MANUFACTURER(S): IVECO-Fiat-Oto Melara (CIO) - Italy
OPERATORS: Italy; Oman; Spain
LENGTH: 28.08 feet (8.56 meters)
WIDTH: 10.01 feet (3.05 meters)
HEIGHT: 8.99 feet (2.74 meters)
WEIGHT: 28 Tons (25,000 kilograms; 55,116 pounds)
ENGINE: 1 x IVECO FIAT VTCA V-6 turbocharged diesel engine developing 520 horsepower at 2,300rpm.
SPEED: 65 miles-per-hour (105 kilometers-per-hour)
RANGE: 497 miles (800 kilometers)
NIGHTVISION: Yes - Passive.
Detailing the development and operational history of the CIO Centauro 8x8 Wheeled Tank Destroyer (TD).
Entry last updated on 5/21/2018.
Authored by Staff Writer. Content ©www.MilitaryFactory.com.
The Centauro B1 8x8 tank killer is in the same family line of Italian Army vehicles that include the Ariete Main Battle Tank (MBT) and Dardo Infantry Fighting Vehicle (IFV). The Centauro represents a joint development effort by Iveco Fiat and Oto Melara of Italy under the combined banner of CIO. The Centauro is currently in service and has more recently seen success through actions in Iraq.
The vehicle was developed to a requirement by the Italian Army for a tank-killing system with good cross-country mobility and firepower matching that of the old German-produced Leopard 1 main battle tank. The resulting design became the Centauro B1 8x8 wheeled vehicle mounting its armament in an independently-operated turret. The main gun utilizes a computerized fire control system (Galileo Avionica TURMS) while power steering controls the front four wheels (similar in fashion to the Russian BTR APCs of the 8x8 wheeled variety). Primary armament revolves around the Oto Melara 105mm 52 caliber main gun while secondary armament is a pair of 7.62mm machine guns, with one of these being co-axially mounted in the turret alongside the main gun. Battlefield modifications can include additional armor protection and additional exterior 7.62mm machine guns (x2). Iveco Fiat was charged with development of the hull and powerplant while Oto Melara handled development of the turret and applicable armament and systems.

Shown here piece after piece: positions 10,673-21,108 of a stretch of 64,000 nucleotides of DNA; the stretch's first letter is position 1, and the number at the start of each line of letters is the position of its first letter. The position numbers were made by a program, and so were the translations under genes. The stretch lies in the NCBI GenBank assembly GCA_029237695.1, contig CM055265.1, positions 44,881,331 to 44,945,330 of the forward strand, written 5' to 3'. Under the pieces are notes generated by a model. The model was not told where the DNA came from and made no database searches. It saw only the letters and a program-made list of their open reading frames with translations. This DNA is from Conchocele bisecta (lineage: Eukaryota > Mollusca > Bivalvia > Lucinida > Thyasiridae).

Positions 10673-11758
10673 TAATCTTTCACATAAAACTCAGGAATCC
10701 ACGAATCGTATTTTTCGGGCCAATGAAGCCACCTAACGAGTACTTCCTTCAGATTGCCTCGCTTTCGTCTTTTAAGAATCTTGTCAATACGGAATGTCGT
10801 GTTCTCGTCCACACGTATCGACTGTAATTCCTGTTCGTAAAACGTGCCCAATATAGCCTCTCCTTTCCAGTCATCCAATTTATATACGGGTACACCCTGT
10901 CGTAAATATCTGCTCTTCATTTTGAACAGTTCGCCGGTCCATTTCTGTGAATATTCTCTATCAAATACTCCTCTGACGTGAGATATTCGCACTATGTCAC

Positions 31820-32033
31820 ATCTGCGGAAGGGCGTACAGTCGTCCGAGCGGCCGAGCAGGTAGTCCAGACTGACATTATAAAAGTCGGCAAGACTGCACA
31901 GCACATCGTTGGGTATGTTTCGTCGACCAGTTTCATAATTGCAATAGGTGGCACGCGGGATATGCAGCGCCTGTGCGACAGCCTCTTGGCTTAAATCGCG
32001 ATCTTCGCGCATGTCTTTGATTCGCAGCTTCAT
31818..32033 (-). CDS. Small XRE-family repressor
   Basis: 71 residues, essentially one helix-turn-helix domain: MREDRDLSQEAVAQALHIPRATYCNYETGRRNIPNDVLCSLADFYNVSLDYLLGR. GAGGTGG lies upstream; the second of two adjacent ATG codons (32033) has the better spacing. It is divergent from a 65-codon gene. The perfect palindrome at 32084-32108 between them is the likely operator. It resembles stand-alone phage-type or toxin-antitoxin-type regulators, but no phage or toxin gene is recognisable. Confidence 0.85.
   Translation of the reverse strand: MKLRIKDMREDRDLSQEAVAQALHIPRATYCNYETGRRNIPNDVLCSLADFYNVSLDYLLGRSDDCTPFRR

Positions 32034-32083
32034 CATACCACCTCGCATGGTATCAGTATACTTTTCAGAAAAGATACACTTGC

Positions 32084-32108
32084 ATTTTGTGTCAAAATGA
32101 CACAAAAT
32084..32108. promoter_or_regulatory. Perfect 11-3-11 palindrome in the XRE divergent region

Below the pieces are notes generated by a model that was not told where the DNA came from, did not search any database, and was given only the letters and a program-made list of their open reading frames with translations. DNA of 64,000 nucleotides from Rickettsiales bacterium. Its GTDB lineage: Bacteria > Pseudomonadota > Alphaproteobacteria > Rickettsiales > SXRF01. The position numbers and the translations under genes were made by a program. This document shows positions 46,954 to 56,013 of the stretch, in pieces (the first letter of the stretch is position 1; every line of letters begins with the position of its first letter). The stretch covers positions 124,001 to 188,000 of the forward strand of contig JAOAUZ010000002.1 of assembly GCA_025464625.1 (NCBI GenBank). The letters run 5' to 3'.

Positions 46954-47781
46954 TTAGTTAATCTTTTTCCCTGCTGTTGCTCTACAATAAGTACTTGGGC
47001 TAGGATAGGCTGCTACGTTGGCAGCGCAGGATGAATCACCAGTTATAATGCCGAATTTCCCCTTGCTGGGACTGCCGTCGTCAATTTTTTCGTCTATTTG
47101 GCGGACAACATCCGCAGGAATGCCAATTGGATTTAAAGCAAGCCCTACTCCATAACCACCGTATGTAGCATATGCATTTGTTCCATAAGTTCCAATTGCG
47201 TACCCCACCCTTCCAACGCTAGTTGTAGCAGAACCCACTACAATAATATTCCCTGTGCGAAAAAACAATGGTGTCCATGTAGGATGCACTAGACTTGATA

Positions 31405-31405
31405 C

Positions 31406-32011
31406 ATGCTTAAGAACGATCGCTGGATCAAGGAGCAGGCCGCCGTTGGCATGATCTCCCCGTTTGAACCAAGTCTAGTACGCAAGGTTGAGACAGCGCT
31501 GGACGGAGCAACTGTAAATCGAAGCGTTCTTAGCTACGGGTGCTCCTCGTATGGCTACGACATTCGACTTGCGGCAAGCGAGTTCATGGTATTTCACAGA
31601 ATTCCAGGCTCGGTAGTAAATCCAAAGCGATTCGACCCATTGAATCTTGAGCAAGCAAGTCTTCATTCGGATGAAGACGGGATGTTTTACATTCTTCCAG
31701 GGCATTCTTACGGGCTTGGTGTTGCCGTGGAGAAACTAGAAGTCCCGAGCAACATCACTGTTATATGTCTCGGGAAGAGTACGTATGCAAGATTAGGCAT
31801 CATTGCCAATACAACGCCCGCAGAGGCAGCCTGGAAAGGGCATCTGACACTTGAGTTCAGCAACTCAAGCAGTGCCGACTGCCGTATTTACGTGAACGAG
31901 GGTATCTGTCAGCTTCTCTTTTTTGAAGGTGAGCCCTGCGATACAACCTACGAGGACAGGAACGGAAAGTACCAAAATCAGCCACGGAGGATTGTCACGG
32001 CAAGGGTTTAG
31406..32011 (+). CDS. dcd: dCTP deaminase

In its 8x8 wheeled configuration, the Centauro sports four large road wheels to a side with the first two pairs being positional. Suspension is a full 8x8. The hull featured angled armor slabs and maintains a relatively low profile as does the turret installation. Hull armor is of welded steel. Standard crew is made up of four personnel that includes the commander, gunner, loader and driver. Power is supplied through a single Iveco turbo-charged V-6 diesel engine delivering up to 512 horsepower. This provides for road speeds up to 110 km/h as well as ranges out to 800 km.
As with other successful armored vehicles, the Centauro chassis has been branched out into other useful battlefield designs including a 120mm-armed variant and an Armored Infantry Fighting Vehicle (AIFV), the latter currently under consideration. The 120mm-armed Centauro sports better armor protection and a low-recoil 120/45 caliber main gun. The AIFV, known as the VBM Freccia, has increased armor protection and the Dardo IFV-style turret. Armament is an Oerlikon KBA 25mm autocannon.
Centauros were fielded in the Balkans and the Iraq War and currently serves in the United Nations Interim Force in Lebanon. The design has proven a success in a variety of roles. Its armament is capable of targeting armored vehicles and structures alike while its mobility can keep it on pace as an escort to military convoys.
Italy represents the largest Centauro operator while Spain follows as the second largest. Oman operated a small contingent of six Centauros of the 120mm breed. Production of Centauros began in 1991 and commenced in 2006.
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